Nina Murden - The Lewes Seamstress

Roman Blinds

Roman Blinds for Edwardian Bay

Completed set of Roman Blinds for this Lewes Edwardian home. For a 11 year old’s bedroom, so blackout deemed necessary! Also because these houses can be pretty chilly and draughty in the winter, this blackout was combined with a combination blackout insulated lining. The finish is akin to a three layer insulated blind, but at less cost.  The fabric is from the Ian Mankin range, being Oxford Stripe Navy, something that looks smart and can appeal to the young as well as being appropriate for a teenagers bedroom, so a good option to last the distance of changing tastes as children grown up.   They were the hand sewn, stab stitched option, this super smart option means that there are no visible lines of stitching at all on the fronts of the blinds.  The blinds are not fully up in this picture, to show the fabric better. Customer chose brass pulls, cleats and cord connectors.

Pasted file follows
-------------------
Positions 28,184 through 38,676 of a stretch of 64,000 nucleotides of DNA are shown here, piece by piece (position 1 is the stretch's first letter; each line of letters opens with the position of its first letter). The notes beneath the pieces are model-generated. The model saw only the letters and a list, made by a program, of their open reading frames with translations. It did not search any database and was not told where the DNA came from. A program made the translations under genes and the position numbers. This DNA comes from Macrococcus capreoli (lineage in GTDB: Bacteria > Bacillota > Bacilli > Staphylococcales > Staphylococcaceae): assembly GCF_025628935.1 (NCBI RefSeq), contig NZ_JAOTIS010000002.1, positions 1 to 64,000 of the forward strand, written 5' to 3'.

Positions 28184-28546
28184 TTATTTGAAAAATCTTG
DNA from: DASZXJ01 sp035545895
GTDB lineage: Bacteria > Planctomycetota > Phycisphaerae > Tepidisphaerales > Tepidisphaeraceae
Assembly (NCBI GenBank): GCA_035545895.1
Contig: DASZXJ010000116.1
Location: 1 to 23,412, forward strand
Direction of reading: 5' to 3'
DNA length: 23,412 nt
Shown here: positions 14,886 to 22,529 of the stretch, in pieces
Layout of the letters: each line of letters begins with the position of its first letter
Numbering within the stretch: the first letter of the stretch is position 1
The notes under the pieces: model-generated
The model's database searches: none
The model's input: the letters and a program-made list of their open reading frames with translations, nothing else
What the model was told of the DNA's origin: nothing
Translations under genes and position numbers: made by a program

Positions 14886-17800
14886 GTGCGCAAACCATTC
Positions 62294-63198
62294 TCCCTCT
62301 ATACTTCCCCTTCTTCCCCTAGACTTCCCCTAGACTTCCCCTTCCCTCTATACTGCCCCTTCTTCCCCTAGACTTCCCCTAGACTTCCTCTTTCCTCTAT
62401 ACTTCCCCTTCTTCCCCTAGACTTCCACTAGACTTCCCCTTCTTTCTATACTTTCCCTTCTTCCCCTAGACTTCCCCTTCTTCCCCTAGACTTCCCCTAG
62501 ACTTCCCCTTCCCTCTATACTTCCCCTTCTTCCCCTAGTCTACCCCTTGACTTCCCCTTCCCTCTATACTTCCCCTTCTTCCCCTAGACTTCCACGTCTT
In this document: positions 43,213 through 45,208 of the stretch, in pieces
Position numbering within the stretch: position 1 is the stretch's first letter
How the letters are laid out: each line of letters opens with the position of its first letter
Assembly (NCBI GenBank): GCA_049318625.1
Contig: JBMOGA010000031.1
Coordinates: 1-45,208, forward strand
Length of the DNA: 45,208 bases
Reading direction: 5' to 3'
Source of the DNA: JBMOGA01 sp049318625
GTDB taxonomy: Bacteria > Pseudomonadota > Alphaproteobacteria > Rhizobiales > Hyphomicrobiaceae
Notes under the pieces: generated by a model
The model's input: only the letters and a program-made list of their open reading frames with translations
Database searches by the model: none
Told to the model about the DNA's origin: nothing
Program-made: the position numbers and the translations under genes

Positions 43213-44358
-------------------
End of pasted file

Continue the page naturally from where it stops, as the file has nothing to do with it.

Ian Mankin's Oxford Stripe Navy for 3 roman blinds

Ian Mankin’s Oxford Stripe Navy for 3 roman blinds

Roman Blinds

Roman Blinds for Bay Window

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Roman blinds in an light aqua/duck egg coloured Italian linen fabric for this light and airy bedroom. These replaced some others that came with the house buy, but they were stained, the cords were broken and the cleats were incorrectly placed and interfered with the blinds pulling up.  My replacement blinds, were lined, but not blackout lined, so the natural daylight looked lovely coming through  into the room in the mornings.  This fabric is  a very reasonable buy  @ £18 per metre and comes in 36 shades.